The opinion of the court was delivered by: PIERRE N. LEVAL
PIERRE N. LEVAL, U.S.D.J.
This an action brought by a holder of corporate bonds against the corporation, its officer, and various advisors and lenders to the corporation, seeking damages because a corporation's distribution to its common stockholders of a special dividend caused a decline in the market value of the bonds. Defendants move to dismiss the complaint.
Plaintiff Preston M. Geren, Jr., the owner of $ 100,000 face amount of the 8.875% subordinated debt securities issued by defendant Quantum Chemical Corporation, sues individually and on behalf of all owners of a variety of subordinated debt securities of Quantum (the "Bonds"), similarly situated on December 27, 1988 (generally, the "Bondholders").
On that date, Quantum issued a statement reflecting its intention to pay a special dividend of $ 50 per share to its stockholders. This dividend was paid on January 10, 1989.
According to the complaint, Quantum incurred indebtedness of approximately $ 1.221 billion (including $ 80 million in various fees) to pay the special dividend.
Payment of the dividend allegedly caused the total shareholder's equity of Quantum to decrease from $ 748 million to negative $ 406 million. As a result, payment of the dividend caused the market value of the Bonds to decline by approximately 50%; the complaint states that the market value of Bonds with a face amount of $ 1.25 billion declined by $ 625 million.
With one exception, noted below, each of the nine counts of the complaint seeks damages of $ 600 million, representing the decline in value of the Bonds caused by payment of the special dividend. The various defendants move to dismiss all counts of the complaint. Fed. R. Civ. P. 12(b)(6).
On a motion to dismiss, the court must accept the factual allegations in the complaint as true, drawing all reasonable inferences in favor of the plaintiffs, in order to determine whether the complaint is legally sufficient on its face. Goldman v. Belden, 754 F.2d 1059, 1065-67 (2d Cir. 1985); Cosmas v. Hassett, 886 F.2d 8, 11 (2d Cir. 1989). The court "should not dismiss the complaint pursuant to Rule 12(b)(6) unless it appears 'beyond doubt that the plaintiff can prove no set of facts in support of his claim which would entitle him to relief.'" Goldman v. Belden, 754 F.2d at 1065 (quoting Conley v. Gibson, 355 U.S. 41, 45-46, 2 L. Ed. 2d 80, 78 S. Ct. 99 (1957)).
A. Counts I, V, and VII: Claim for Breach of Duty of Good Faith and Fair Dealing
Counts I, V, and VII all set out essentially the same cause of action. Count I, captioned "misappropriation of assets," alleges that Quantum and its directors owed to the bondholders a duty of good faith and fair dealing and that they violated this duty by diminishing and misappropriating the assets of Quantum by incurring substantial debt to fund the special dividend. Count V alleges that the bondholders had a contractual relationship with Quantum requiring the company to act with the utmost good faith and to engage in fair dealing and that defendants knowingly interfered with the bondholders contractual rights. Count VII again alleges that the director defendants breached their duty of good faith and fair dealing to the bondholders.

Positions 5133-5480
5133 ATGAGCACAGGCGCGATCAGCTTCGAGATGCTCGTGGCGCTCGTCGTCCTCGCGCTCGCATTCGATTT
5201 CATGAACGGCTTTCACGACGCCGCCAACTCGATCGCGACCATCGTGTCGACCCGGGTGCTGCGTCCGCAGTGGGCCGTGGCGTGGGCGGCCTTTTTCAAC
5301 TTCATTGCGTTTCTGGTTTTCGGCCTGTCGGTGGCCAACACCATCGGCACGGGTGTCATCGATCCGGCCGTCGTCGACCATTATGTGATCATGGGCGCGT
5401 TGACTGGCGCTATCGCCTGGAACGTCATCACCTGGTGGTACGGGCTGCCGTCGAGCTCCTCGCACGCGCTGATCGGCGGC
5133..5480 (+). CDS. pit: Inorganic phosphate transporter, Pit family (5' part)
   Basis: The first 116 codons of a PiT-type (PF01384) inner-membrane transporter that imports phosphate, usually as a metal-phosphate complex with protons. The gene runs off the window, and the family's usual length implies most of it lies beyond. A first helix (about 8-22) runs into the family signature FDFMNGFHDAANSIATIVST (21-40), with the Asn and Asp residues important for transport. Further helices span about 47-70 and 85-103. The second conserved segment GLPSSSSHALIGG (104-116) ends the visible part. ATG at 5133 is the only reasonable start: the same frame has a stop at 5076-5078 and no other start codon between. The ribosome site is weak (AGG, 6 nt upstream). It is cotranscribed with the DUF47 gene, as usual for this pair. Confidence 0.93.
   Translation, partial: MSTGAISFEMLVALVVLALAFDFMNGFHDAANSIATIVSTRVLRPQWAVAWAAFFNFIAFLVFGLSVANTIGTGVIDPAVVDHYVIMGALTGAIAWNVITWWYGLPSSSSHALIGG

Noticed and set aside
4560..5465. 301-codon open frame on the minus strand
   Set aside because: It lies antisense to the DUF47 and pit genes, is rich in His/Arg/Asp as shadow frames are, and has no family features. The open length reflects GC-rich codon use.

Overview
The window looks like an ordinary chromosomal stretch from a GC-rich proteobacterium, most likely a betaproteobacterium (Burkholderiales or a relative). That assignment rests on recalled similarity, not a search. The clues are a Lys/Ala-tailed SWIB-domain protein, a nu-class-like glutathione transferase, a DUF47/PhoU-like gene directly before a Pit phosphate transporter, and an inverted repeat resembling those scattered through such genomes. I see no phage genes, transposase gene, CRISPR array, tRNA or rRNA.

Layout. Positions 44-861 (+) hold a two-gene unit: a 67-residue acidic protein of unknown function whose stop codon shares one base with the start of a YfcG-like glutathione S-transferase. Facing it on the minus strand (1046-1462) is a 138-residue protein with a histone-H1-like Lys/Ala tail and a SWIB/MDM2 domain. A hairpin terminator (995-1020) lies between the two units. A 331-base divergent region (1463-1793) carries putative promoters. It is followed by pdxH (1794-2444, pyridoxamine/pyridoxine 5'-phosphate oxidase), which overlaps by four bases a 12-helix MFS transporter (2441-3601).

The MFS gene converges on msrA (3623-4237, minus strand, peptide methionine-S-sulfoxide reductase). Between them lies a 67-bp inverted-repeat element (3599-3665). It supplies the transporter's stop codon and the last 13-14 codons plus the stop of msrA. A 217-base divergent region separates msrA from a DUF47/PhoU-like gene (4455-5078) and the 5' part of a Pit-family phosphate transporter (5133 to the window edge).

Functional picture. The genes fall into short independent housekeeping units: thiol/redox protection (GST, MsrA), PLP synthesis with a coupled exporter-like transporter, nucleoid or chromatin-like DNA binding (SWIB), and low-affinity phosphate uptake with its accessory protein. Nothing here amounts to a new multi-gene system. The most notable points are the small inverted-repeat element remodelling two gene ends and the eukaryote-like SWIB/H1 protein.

Each of these counts is based on a contractual duty of good faith and fair dealing running from the corporation to its bondholders: they allege that the actions of Quantum in incurring debt to pay the special dividend violated this contractual duty.
The relationship between Quantum and the Bondholders is governed by contract -- the indenture for the Bonds. The indenture contains extensive provisions governing the rights of the parties and the obligations of the corporation. The principle promise by Quantum is
that it will duly and punctually pay or cause to be paid the principal of, premium, if any, and interest, if any, on the Debentures of such series at the place, at the respective times and in the manner provided in the Debentures in such series.
§ 5.01. To protect the Bondholders against future creditors acquiring prior claims against the assets of the corporation, the indenture also contains an agreement by Quantum not to incur certain secured indebtedness while any of the debentures remain outstanding. § 5.05. With the exception of this prohibition on secured indebtedness, the indenture places no restrictions on the amount or purpose of debt to be incurred by the corporation.